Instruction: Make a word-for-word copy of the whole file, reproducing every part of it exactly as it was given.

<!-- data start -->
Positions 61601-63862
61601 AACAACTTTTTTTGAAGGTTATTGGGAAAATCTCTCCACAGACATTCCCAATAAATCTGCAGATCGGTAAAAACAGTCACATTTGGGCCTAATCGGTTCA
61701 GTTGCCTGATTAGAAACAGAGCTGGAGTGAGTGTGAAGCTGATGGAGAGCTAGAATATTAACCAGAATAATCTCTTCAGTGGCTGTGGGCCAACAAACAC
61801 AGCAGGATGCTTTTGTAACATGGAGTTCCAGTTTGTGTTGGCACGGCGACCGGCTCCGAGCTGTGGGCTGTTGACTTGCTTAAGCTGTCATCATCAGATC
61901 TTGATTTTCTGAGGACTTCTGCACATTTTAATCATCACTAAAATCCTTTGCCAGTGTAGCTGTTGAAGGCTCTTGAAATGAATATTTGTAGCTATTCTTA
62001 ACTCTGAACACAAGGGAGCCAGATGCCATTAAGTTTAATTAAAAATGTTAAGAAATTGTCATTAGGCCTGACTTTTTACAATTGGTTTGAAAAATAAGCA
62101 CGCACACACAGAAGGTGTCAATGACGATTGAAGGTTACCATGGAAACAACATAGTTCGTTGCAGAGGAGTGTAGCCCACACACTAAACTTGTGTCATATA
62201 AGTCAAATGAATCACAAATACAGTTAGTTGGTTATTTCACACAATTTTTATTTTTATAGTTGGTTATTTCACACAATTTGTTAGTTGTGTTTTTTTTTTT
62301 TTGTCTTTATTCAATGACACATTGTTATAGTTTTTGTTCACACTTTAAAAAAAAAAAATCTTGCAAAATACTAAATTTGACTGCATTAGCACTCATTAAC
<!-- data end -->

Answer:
Positions 61601-63862
61601 AACAACTTTTTTTGAAGGTTATTGGGAAAATCTCTCCACAGACATTCCCAATAAATCTGCAGATCGGTAAAAACAGTCACATTTGGGCCTAATCGGTTCA
61701 GTTGCCTGATTAGAAACAGAGCTGGAGTGAGTGTGAAGCTGATGGAGAGCTAGAATATTAACCAGAATAATCTCTTCAGTGGCTGTGGGCCAACAAACAC
61801 AGCAGGATGCTTTTGTAACATGGAGTTCCAGTTTGTGTTGGCACGGCGACCGGCTCCGAGCTGTGGGCTGTTGACTTGCTTAAGCTGTCATCATCAGATC
61901 TTGATTTTCTGAGGACTTCTGCACATTTTAATCATCACTAAAATCCTTTGCCAGTGTAGCTGTTGAAGGCTCTTGAAATGAATATTTGTAGCTATTCTTA
62001 ACTCTGAACACAAGGGAGCCAGATGCCATTAAGTTTAATTAAAAATGTTAAGAAATTGTCATTAGGCCTGACTTTTTACAATTGGTTTGAAAAATAAGCA
62101 CGCACACACAGAAGGTGTCAATGACGATTGAAGGTTACCATGGAAACAACATAGTTCGTTGCAGAGGAGTGTAGCCCACACACTAAACTTGTGTCATATA
62201 AGTCAAATGAATCACAAATACAGTTAGTTGGTTATTTCACACAATTTTTATTTTTATAGTTGGTTATTTCACACAATTTGTTAGTTGTGTTTTTTTTTTT
62301 TTGTCTTTATTCAATGACACATTGTTATAGTTTTTGTTCACACTTTAAAAAAAAAAAATCTTGCAAAATACTAAATTTGACTGCATTAGCACTCATTAAC